4.  “Rhyme” and “rhythm” are two of my favorite words to say and spell (it is a happy accident that they relate to item #3).  “Occasion” (and its many forms) has long had my number but I’m coming close to nailing the ornery bastard down.

5.  My elder brother, John, once bequeathed on me the nickname Berf Luigi.  I’m not making this up.  “Berf,” he explained, is a combination of “nerf” and “barf.”  “Luigi” is “Joel” spelled sideways, sort of.  I’ve never met anyone with a better nickname.  It made me feel special and seemed to resonate with something in my heart of hearts.  I love my family.

6.  I’ve always been a little embarrassed that I don’t know much about web design or programming.  But honestly, I’m not sure that I’m willing to make the investment either.  And I like dwelling in the ether between the hardcore coders and the helpless users.  I can code a little if I have to and I can generally figure out and ruthlessly exploit software and systems (especially niche software), but I’m not a code monkey.  I use and abuse programmers; I respect them; I need them; I like them.  But I’m not really one of them.  I’ve only ever been an honorary or pretend coder, like Marcus Welby or one of those charlatans with honorary PhDs (well, they’re not all charlatans; it was just funner to say it that way).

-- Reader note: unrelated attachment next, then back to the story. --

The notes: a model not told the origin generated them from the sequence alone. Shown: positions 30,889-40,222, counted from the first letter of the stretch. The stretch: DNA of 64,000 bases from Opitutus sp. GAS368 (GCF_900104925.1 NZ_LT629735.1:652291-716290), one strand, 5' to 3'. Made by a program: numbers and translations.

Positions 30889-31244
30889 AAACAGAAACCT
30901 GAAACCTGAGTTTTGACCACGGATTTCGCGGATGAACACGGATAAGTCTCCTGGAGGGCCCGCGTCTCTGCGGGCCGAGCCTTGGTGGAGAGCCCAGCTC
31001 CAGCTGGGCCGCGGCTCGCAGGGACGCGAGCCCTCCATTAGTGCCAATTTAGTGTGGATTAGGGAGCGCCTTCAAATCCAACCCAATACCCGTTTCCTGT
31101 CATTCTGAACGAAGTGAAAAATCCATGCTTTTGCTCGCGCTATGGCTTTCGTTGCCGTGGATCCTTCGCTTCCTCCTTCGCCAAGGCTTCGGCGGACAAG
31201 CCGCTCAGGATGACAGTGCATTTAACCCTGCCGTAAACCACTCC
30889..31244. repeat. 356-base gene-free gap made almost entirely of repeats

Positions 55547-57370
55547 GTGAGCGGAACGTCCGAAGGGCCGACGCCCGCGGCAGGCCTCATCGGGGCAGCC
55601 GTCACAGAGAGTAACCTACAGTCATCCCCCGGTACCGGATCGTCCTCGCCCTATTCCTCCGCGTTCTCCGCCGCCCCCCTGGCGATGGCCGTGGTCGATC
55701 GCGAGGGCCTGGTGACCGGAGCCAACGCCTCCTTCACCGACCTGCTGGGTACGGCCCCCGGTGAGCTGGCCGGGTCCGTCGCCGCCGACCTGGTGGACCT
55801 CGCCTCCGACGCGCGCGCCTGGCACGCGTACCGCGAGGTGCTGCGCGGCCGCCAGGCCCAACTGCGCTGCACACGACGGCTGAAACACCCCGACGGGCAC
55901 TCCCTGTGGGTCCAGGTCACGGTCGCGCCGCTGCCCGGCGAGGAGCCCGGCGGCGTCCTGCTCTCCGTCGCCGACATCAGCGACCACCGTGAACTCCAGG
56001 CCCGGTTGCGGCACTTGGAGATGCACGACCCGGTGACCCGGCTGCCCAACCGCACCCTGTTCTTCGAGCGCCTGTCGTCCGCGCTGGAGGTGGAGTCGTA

7.  It’s always bothered me that I don’t remember much from my earliest youth and that I have a hard time with visual memory.  I have an odd memory anyway.  Words and goofy little thoughtcycles run through my head and clog out the other stuff, I think.  My brain is a menagerie of caged rabid hamsters spinning their wheels like so many encircled monkey typists trying to work out “Hamlet.”  That mixed and clouded metaphor (I’m a big fan of the mixed metaphor but you probably already knew that) contains an allusion to something about randomness I learned as a young man.  It seems a fitting end to this little digression.